Sunday, October 13, 2019
Abraham Lincolns Abuse of Power :: American America History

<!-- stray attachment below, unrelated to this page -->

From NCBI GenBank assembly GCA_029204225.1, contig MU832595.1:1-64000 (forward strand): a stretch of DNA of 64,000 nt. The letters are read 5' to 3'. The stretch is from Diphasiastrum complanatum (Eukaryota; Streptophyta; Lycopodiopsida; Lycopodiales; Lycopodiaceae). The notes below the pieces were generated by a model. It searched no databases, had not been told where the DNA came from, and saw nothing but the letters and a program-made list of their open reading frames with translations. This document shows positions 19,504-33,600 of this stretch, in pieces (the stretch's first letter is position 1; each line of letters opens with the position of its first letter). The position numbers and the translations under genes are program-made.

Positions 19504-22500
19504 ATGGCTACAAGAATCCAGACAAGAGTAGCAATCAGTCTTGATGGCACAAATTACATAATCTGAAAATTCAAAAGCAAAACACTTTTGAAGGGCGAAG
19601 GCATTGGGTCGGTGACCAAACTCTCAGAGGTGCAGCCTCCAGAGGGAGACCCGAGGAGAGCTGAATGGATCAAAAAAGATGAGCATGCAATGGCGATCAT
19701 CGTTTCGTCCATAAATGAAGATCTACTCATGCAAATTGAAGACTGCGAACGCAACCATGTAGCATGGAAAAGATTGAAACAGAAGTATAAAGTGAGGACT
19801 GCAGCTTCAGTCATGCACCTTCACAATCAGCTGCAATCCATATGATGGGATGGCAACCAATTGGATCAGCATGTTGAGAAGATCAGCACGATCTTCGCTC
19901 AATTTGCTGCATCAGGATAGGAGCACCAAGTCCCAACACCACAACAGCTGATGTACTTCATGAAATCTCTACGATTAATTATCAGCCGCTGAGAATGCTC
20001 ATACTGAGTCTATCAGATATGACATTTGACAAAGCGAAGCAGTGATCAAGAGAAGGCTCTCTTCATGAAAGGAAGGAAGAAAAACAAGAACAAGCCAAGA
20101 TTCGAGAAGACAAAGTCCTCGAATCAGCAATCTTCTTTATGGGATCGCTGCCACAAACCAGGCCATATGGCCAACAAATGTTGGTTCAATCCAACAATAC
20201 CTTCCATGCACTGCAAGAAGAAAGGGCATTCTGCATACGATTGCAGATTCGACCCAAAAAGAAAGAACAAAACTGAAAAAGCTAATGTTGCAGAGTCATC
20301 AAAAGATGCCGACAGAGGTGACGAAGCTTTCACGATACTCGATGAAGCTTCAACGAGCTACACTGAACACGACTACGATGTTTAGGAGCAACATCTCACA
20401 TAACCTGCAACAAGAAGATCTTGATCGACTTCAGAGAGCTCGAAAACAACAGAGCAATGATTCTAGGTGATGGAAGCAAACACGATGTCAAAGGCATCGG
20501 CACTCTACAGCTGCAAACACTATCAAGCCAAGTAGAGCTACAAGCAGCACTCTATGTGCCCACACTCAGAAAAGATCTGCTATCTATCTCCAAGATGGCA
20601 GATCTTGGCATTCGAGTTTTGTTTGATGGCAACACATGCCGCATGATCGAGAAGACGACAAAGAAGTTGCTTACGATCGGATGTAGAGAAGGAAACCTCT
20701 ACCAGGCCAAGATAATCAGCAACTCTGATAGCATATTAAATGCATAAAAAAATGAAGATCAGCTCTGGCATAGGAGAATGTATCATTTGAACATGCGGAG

Abraham Lincoln's Abuse of Power Lincoln's use of executive authority during the civil war is many times illegal and unjust; although his issuance of the Emancipation Proclamation may seem justified, Lincoln blatantly abused his power regarding civil rights. He did things like institute an unfair draft, suspend Constitutional rights, allocate military spending without Congress, and institute emancipation. Although some may justify these actions, they stomped on the Constitution. Lincoln found powers in the constitutional clause making him "Commander in Chief of the Army and Navy of the United States, and of the militia of the several states." He said that because of this clause, he had the right to use any means necessary to defeat the enemy. With this justification, he issued many executive orders before Congress even convened. Lincoln summoned the militia, ordered a blockade of the Confederacy ports, expanded the regular army beyond its legal limit, and directed government funds before congressional allocation. of these powers were granted to him in the Constitution. Lincoln also abused his power with the draft. Prior to the draft, the Union depended on the states to fill assigned quotas with volunteers. But then Lincoln instituted a new draft. By its terms, all men between the ages of 20 and 45 were liable to military service. However, any man who was called for the draft could avoid it by hiring a substitute or paying $300 dollars to the government. Many groups rightfully denounced these acts, called the conscription acts, as a rich man's law. Indeed, many wealthy men were able to bribe poorer men into taking their place in The most blatant abuse of Lincoln's power was his suspension of habeas corpus. The suspension of this constitutional guarantee, by which a person could not be imprisoned indefinitely without being charges with some specific crime, around much opposition throughout the country. Although Lincoln himself made no concentrated efforts to suppress political oppositions, the repeal of habeas corpus enabled overzealous civil and military authorities to imprison thousands of people who were vocal in their opposition to the war against the South. During the war, in the case Ex parte Merryman, Chief Justice Taney ordered Lincoln to grant a writ of habeas corpus to a Southern agitator who had been arbitrarily jailed by military authorities in Maryland. Lincoln ignored the order. After the war, in the case Ex parte Milligan, the Supreme Court ruled that president could not suspend habeas corpus without the consent of Congress.